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University of Utah to offer master's degree in video game design

SALT LAKE CITY — Rachel Leiker loves video games.

The graphic designer said her parents didn't allow her to have a gaming console when she was growing up. But that didn't stop her from spending time at the home of her neighbor, Jenny, who had an original Nintendo Entertainment System.

"We would play for hours and hours," said Leiker, who also works as a entertainment arts and engineering program assistant at the University of Utah. "I've been playing them since I was 6."

This fall, she will be among the first students in a new master's degree program in video game design. Leiker said she intends to pursue a career in games research, developing interactive programs that help educate and train individuals in areas such as medicine and health care.

"We actually do make games that help people," she said. "You don't have to be a total game nerd to be in games."

The Utah Board of Regents on Friday approved the creation of a University of Utah master's program in entertainment arts and engineering, which operates as an interdisciplinary program between the school's fine arts and engineering colleges.

The video game program for graduate students, created three years ago as an experimental program, is the first of its kind in Utah and has already gained national acclaim.

Last month, the program was ranked second in the nation by The Princeton Preview. Its undergraduate counterpart, which began at the university in 2007, was ranked first in the nation.

While the program may sound like fun and games, Executive Director Bob Kessler said it's serious business that offers starting salaries between $70,000 and $100,000 and has seen high growth in recent years as handheld devices such as tablets and smartphones become more prolific.

"There are very good, high-paying jobs that are available," Kessler said. "The growth of the industry is definitely higher than most industries."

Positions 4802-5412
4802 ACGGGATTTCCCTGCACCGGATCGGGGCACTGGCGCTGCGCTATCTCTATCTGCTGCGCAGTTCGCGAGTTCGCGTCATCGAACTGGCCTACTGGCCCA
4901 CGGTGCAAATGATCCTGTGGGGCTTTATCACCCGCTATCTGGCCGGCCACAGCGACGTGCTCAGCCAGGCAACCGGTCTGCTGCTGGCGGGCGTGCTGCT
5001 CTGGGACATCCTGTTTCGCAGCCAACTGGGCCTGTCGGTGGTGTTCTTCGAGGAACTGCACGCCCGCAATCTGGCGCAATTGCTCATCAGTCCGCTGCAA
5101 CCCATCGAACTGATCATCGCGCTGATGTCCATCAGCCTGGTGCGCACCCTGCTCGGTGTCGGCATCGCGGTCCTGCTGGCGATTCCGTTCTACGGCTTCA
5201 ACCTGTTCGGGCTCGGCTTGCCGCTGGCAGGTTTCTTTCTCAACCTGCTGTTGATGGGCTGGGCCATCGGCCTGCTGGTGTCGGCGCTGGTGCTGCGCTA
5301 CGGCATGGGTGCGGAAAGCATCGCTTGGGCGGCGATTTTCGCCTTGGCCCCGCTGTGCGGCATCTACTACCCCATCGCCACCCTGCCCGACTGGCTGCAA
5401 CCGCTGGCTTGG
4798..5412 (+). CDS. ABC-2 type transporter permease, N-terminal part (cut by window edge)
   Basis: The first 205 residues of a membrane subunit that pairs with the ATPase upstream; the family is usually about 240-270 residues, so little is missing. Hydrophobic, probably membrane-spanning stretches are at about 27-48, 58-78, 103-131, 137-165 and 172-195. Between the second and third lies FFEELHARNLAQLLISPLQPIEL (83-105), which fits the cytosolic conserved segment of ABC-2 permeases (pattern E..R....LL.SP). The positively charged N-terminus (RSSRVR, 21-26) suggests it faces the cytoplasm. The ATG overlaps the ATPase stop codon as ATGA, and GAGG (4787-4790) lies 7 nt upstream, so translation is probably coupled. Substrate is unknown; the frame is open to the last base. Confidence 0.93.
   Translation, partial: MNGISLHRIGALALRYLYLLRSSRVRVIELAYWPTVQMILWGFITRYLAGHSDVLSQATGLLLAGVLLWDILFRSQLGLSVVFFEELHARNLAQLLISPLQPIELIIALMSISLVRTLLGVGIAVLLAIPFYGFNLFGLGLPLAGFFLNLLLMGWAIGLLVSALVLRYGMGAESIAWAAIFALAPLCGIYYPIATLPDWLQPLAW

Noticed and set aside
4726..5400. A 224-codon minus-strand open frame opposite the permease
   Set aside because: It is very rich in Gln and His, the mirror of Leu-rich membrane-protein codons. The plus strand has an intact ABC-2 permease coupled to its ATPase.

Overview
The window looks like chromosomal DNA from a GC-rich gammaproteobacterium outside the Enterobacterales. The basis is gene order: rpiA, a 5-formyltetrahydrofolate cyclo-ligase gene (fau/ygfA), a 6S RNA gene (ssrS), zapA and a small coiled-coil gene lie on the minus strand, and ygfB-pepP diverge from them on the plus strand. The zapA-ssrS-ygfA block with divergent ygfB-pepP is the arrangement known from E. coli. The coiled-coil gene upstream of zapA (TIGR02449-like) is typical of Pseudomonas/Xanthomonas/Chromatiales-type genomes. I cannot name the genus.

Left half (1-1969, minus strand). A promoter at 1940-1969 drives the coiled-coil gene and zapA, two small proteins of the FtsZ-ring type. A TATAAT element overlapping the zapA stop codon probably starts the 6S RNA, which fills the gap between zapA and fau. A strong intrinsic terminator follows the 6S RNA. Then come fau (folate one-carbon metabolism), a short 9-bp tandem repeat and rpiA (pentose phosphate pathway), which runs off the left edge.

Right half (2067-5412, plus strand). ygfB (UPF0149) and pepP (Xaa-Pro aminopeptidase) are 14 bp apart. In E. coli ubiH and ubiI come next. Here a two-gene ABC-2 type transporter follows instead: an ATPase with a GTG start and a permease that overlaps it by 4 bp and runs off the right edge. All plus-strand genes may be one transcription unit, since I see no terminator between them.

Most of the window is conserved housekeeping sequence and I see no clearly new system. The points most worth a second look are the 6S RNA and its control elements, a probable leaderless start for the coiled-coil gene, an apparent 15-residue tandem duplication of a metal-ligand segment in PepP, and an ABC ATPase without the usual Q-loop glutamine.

Students currently earn a master's degree in either computing or film, with an emphasis in game arts, game engineering or game production. With the creation of a dedicated master's degree for entertainment arts and engineering, faculty members say they'll be able to combine the existing rigor of game design with additional graduate education to help students begin a career in the video game industry.

Undergraduate students will continue to earn their degrees in either computing or film, Kessler said. That model is better for undergraduates, in that they are not limited to a particular field, he said, but graduate students benefit from the added focus of a stand-alone program.

"It certainly makes it a degree where it's very specific," Kessler said. "At the master's level, you need to specialize."

Students in the video game program take a combination of classroom and studio simulation courses, which culminate in a yearlong thesis project where groups of students work to create a publishable video game.

The program mirrors the way games are produced in the industry, Kessler said, as any one game is the resulting work of several artists, engineers and producers.

"All games are created as teams," he said. "Games are very complex to create, both from the artistic end of things to the software end of things."

Kessler said he was surprised at how quickly the master's degree was able to clear its several levels of approval, but he acknowledged that it's rare for a degree program to be second in the country after only three years of existence.

Moving forward, Kessler said, a stand-alone degree program will eventually lead to more faculty members, more classes, more flexibility in creating a curriculum and, of course, more games.

The first cohort of graduate students for the newly created entertainment arts and engineering program will begin classes this fall. Kessler said the department has so far received roughly 100 applications and will be able to accept between 40 and 45 students.

"As our rankings go up and as we get to be more well known, we seem to just be getting more and more applications," he said. "That gives us the power to build on that and to grow."